Well, for starters, you were having so much fun on the water that the basics kind of slipped away. The rules are that you drink before you're thirsty and eat before you're hungry. Otherwise, just as you're experiencing now, you'll bonk. Crash. Melt on the beach.
In most cases, with moderate exercise and moderate weather, you really want to drink about a liter of water an hour. If you think that's too much, and you have urges to find a private bush on the beach, try a little experiment. Take a bathroom scale along with you and just before you launch weigh yourself. When you take out at the end of the day weigh yourself again. If you're down a pound, or two, or three, what you're measuring is water loss.
Prevention is the best cure, so to prevent that washed-out feeling, start taking in fluids well before you launch. Fluids don't include coffee, because that will leach the liquids right out of you. Water's good, fruit juices work, sports drinks fill the bill. Some athletes add a bit of sugar and a bit of salt to their water. Also, nibble on sports bars or fruit as you cruise along.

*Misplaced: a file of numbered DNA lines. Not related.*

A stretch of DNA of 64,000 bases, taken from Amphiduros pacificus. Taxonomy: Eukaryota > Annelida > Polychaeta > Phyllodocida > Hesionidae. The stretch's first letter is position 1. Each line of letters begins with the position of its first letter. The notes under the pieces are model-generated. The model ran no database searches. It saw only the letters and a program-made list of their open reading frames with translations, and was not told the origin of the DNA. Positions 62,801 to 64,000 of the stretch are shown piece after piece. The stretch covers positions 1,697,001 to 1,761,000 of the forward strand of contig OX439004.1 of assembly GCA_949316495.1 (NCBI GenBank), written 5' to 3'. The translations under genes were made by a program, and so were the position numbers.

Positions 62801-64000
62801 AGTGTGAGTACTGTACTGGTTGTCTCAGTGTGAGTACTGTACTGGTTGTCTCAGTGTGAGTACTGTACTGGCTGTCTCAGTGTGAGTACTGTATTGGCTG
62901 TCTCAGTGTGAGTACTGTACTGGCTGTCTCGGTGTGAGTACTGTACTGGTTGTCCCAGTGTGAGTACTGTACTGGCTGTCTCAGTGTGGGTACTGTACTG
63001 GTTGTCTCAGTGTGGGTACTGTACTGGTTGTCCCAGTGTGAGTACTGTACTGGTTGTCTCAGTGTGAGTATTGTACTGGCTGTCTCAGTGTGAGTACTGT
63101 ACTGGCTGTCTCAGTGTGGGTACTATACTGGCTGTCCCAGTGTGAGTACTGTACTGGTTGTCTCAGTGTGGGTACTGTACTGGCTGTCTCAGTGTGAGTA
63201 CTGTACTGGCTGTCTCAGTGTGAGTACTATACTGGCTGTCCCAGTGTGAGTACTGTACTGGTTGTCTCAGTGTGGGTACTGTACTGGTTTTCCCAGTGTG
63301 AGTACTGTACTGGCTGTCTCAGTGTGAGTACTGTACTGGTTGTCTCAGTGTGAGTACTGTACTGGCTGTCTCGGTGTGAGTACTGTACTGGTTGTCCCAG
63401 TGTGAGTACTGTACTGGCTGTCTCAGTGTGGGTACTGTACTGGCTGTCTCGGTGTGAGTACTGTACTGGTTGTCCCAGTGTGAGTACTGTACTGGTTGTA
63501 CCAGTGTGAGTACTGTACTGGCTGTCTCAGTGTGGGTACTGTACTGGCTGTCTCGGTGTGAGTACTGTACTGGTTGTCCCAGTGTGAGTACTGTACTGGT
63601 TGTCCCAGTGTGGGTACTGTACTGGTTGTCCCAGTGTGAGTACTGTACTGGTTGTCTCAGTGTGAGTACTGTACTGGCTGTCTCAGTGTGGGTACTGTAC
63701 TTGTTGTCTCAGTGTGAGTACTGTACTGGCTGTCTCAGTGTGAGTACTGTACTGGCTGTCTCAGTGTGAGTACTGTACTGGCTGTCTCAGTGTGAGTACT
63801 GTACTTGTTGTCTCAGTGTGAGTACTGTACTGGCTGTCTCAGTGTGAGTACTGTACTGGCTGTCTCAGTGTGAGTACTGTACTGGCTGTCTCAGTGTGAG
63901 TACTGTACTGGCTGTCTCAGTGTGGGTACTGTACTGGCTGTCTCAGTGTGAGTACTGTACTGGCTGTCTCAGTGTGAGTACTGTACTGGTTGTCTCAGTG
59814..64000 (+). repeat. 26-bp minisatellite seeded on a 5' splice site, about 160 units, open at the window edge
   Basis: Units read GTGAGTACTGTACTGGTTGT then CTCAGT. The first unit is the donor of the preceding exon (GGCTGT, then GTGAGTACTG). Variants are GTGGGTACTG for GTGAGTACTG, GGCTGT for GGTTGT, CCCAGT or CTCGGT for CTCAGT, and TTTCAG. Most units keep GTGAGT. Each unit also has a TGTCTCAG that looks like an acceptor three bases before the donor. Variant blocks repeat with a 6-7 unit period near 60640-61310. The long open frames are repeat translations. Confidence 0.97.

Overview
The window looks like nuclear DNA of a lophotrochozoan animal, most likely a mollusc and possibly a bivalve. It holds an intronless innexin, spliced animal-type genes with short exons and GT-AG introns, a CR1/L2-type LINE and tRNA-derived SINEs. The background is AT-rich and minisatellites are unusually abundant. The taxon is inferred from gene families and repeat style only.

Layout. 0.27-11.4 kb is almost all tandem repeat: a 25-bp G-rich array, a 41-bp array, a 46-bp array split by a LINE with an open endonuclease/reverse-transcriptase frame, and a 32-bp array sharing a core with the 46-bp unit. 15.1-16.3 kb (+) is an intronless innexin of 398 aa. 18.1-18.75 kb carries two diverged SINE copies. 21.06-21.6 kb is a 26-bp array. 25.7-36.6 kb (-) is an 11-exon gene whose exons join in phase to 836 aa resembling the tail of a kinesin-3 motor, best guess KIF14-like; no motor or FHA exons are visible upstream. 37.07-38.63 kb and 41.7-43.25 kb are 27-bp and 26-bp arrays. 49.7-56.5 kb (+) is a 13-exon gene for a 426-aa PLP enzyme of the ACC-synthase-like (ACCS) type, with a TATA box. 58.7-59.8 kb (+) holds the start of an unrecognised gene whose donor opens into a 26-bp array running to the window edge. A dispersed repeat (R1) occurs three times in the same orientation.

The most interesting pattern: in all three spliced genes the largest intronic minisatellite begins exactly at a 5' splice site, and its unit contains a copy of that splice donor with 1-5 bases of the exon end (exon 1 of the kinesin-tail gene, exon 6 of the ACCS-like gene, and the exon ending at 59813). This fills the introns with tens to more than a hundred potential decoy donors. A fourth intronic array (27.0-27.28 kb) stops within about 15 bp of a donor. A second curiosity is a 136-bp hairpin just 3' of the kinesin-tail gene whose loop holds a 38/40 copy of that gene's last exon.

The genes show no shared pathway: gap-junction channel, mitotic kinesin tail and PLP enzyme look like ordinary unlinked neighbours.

Those fluids and electrolytes will help maintain your cardiac output and stabilize your body temperature while you're paddling - big-time, and with major plusses. You'll feel better, you'll paddle more efficiently with less apparent effort, and you'll think better.
On the food side, carbohydrates should be eaten before, during and after exercise. Sports folks believe that you replace glycogen stores by consuming carbohydrates. The hormone regulating glycogen is insulin, which increases the transport of glucose from the bloodstream into the muscle masses and fires up the enzyme that converts the glucose to glycogen. Insulin also directs amino acids into the muscle masses to kick off the rebuilding and repair process. It appears the best mix you can swallow is about four grams of carbohydrates for each gram of protein.
As you slump on the beach, you notice your muscles hurt. This is a surprise? As you paddle, free radicals build up in your muscles and may well be the main cause for cell membrane damage. You may be able to relieve this oxidative stress by popping antioxidants such as Vitamins C and E.
Repair of your exercise-worn muscles goes on all the time, accelerating from when you start to paddle/exercise, and continuing after you hit the beach at the end of the day. It could be that adding a bit more glutamine to your diet can help. Glutamine is a natural amino acid found in the protein in plants and animals, and by upping your protein intake you'll help repair muscle cells.
When you're trashed at the sunset end of a paddling day, maybe it is your body telling you to mind your food and drink.